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Japanese Gardens
Much of the text on this page reprinted from Japan-Guide.com (online March 2014)

Examples of gardens: Kenroku-en Garden .....  Oyama Shinto Shrine, Kanazawa .....
Hasedera Buddhist Temple, Kamakura ...... Daitokuji Buddhist Temple, Kyoto ..... Temple of the Golden Pavilion / Kinkaku-ji Buddhist Temple

On this page, below:
Garden Elements

Garden design is an important Japanese art form that has been refined for more than 1000 years.    Japanese gardens utilize elements such as ponds, streams, islands and hills to create miniature reproductions of natural scenery. The following are some of the most commonly employed elements:

Stones, Gravel and Sand
Since ancient times, stones have played an important role in Japanese culture. In Shinto, prominent large stones are worshiped as kami, while gravel was used to designate sacred grounds.

In today's gardens, large stones symbolize mountains and hills, set decorative accents and serve as the building material for bridges and pathways. Smaller rocks and gravel are used to line ponds and streams. Meanwhile, dry gardens are comprised entirely of stones, with larger stones symbolizing mountains, islands and waterfalls, while gravel and sand replace water.

Ponds, Streams and Waterfalls
Ponds are a central element of most gardens and often represent real or mythical lakes or seas. Sometimes they provide a habitat for carps (koi) which introduce additional color and life to the garden. In dry gardens, ponds, streams and waterfalls are symbolized by raked gravel, sand and upright stones.

Islands and Bridges
Islands are another long standing component of Japanese gardens, and range in size from single stone outcroppings to large islands big enough to support buildings. They often represent real islands or have religious symbolism, such as those built to resemble turtles and cranes, symbols of longevity and health, or Horai, a sacred mystical mountain in Taoism.

Bridges are another common feature that is used to connect islands and cross streams or ponds. They are built of stone or wood, and range in complexity from a simple slab of uncut rock laid across a stream to elaborate, covered wooden structures that span more than ten meters.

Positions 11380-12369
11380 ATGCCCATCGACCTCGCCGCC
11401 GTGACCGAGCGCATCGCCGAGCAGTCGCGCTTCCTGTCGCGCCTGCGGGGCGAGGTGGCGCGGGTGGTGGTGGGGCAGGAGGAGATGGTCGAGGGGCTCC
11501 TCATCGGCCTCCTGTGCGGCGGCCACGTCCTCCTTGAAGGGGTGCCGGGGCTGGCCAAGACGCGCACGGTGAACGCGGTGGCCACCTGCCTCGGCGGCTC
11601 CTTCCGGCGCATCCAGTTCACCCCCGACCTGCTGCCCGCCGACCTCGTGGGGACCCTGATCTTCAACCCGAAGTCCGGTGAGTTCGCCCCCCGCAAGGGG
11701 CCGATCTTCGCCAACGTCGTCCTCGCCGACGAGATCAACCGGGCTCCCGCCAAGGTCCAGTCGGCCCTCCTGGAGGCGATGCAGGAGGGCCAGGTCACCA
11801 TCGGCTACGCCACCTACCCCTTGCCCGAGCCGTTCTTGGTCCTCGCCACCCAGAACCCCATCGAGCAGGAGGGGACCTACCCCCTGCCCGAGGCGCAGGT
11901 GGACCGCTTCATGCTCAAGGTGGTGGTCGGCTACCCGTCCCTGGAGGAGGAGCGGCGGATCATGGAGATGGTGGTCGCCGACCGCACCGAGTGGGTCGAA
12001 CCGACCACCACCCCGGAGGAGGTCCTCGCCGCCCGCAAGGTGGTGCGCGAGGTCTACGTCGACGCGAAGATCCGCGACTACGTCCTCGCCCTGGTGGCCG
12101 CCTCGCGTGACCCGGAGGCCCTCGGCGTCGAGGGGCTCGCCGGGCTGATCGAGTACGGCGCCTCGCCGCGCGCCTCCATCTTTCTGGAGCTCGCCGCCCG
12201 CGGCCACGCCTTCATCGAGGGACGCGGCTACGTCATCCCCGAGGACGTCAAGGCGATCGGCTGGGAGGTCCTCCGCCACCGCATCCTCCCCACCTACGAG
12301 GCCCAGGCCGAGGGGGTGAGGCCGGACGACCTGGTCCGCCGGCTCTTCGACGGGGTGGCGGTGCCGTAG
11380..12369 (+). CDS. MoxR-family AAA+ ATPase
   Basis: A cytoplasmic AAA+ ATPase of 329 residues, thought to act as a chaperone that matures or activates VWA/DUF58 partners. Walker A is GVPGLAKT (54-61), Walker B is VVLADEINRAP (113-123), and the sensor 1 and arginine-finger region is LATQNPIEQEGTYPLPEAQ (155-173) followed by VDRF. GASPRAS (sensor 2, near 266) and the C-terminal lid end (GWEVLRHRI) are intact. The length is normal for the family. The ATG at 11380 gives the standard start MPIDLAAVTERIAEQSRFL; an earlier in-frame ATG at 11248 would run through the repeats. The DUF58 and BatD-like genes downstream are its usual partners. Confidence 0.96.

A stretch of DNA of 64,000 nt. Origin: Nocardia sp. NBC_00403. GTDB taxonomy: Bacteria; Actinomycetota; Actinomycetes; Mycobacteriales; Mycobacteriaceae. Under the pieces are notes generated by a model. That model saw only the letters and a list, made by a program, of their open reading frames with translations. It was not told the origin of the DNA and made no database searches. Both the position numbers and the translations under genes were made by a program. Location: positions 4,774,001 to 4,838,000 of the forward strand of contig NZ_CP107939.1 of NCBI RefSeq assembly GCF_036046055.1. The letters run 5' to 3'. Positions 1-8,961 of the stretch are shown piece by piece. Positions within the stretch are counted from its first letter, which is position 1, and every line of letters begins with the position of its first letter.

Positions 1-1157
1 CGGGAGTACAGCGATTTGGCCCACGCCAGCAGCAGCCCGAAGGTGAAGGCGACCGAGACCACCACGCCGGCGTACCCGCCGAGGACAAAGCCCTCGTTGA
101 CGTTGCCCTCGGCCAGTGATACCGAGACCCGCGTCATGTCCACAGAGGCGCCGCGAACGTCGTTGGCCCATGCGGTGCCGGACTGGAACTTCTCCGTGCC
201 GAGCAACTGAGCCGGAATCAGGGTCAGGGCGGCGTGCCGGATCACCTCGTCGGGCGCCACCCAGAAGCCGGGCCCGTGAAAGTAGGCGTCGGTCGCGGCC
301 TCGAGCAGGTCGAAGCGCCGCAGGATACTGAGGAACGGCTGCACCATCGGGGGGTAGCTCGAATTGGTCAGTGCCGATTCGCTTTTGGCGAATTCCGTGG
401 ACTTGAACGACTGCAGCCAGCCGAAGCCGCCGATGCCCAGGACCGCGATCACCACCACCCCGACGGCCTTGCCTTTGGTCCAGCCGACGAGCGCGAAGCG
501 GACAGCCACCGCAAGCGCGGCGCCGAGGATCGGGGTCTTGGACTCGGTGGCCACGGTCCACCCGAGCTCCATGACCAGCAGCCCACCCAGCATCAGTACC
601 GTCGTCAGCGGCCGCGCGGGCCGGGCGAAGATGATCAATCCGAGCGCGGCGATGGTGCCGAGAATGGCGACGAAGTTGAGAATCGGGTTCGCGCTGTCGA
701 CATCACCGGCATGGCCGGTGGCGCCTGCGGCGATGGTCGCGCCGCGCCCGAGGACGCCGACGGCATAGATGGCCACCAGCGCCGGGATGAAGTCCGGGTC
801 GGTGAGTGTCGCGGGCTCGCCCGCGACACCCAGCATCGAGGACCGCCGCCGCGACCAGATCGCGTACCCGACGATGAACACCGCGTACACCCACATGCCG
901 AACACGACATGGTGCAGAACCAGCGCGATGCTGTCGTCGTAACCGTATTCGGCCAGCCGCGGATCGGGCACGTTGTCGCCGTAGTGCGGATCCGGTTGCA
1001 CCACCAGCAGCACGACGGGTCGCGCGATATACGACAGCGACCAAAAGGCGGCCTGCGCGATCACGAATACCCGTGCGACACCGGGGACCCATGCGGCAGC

Trees, shrubs, lawns and flowers of all kinds are used in Japanese gardens. Plants, such as maple and cherry trees, are often chosen for their seasonal appeal and are expertly placed to emphasize these characteristics. Conversely, pine trees, bamboo and plum trees are held in particular esteem for their beauty during the winter months when other plants go dormant. Mosses are also used extensively, with over a hundred species appearing at Kokedera alone.

Plants are carefully arranged around the gardens to imitate nature, and great efforts are taken to maintain their beauty. Trees, shrubs and lawns are meticulously manicured, and delicate mosses are swept clean of debris. During winter, straw, burlap and ropes are used to insulate and protect the trees and shrubs from the freezing snow, while straw wraps protect against bug infestations.

Larger gardens, especially the strolling gardens of the Edo Period, make use of large man made hills. The hills may represent real or mythical mountains, and some can be ascended and have a viewpoint from where visitors are treated to a panoramic view out over the garden.

Lanterns come in a variety of shapes and sizes and have been a common element of Japanese garden design throughout history. They are usually made of stone and placed in carefully selected locations, such as on islands, at the ends of peninsulas or next to significant buildings, where they provide both light and a pleasing aesthetic. Lanterns are often paired with water basins, which together make up a basic component of tea gardens.